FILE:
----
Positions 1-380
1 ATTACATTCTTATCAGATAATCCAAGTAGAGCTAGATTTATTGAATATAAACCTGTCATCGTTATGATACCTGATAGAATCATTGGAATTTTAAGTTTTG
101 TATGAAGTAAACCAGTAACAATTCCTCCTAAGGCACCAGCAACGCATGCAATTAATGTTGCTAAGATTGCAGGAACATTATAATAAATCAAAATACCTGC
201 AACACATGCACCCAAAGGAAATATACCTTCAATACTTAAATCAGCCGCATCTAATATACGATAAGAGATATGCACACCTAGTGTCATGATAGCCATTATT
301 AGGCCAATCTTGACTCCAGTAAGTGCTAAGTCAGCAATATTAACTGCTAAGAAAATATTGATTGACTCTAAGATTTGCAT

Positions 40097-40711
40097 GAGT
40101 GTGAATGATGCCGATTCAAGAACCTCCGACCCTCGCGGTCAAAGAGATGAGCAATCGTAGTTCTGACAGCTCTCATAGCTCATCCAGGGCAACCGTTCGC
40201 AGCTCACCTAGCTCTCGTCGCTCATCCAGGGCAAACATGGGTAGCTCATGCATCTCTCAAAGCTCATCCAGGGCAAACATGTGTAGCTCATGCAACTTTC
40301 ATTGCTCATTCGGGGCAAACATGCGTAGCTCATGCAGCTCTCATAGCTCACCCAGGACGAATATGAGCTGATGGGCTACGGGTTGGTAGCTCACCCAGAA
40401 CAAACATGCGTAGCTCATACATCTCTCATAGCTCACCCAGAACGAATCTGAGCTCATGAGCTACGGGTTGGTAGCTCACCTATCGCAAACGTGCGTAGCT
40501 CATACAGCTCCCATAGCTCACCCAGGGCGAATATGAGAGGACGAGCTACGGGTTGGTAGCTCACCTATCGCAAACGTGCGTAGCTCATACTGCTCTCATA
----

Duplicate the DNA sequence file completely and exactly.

Positions 1-380
1 ATTACATTCTTATCAGATAATCCAAGTAGAGCTAGATTTATTGAATATAAACCTGTCATCGTTATGATACCTGATAGAATCATTGGAATTTTAAGTTTTG
101 TATGAAGTAAACCAGTAACAATTCCTCCTAAGGCACCAGCAACGCATGCAATTAATGTTGCTAAGATTGCAGGAACATTATAATAAATCAAAATACCTGC
201 AACACATGCACCCAAAGGAAATATACCTTCAATACTTAAATCAGCCGCATCTAATATACGATAAGAGATATGCACACCTAGTGTCATGATAGCCATTATT
301 AGGCCAATCTTGACTCCAGTAAGTGCTAAGTCAGCAATATTAACTGCTAAGAAAATATTGATTGACTCTAAGATTTGCAT

Positions 40097-40711
40097 GAGT
40101 GTGAATGATGCCGATTCAAGAACCTCCGACCCTCGCGGTCAAAGAGATGAGCAATCGTAGTTCTGACAGCTCTCATAGCTCATCCAGGGCAACCGTTCGC
40201 AGCTCACCTAGCTCTCGTCGCTCATCCAGGGCAAACATGGGTAGCTCATGCATCTCTCAAAGCTCATCCAGGGCAAACATGTGTAGCTCATGCAACTTTC
40301 ATTGCTCATTCGGGGCAAACATGCGTAGCTCATGCAGCTCTCATAGCTCACCCAGGACGAATATGAGCTGATGGGCTACGGGTTGGTAGCTCACCCAGAA
40401 CAAACATGCGTAGCTCATACATCTCTCATAGCTCACCCAGAACGAATCTGAGCTCATGAGCTACGGGTTGGTAGCTCACCTATCGCAAACGTGCGTAGCT
40501 CATACAGCTCCCATAGCTCACCCAGGGCGAATATGAGAGGACGAGCTACGGGTTGGTAGCTCACCTATCGCAAACGTGCGTAGCTCATACTGCTCTCATA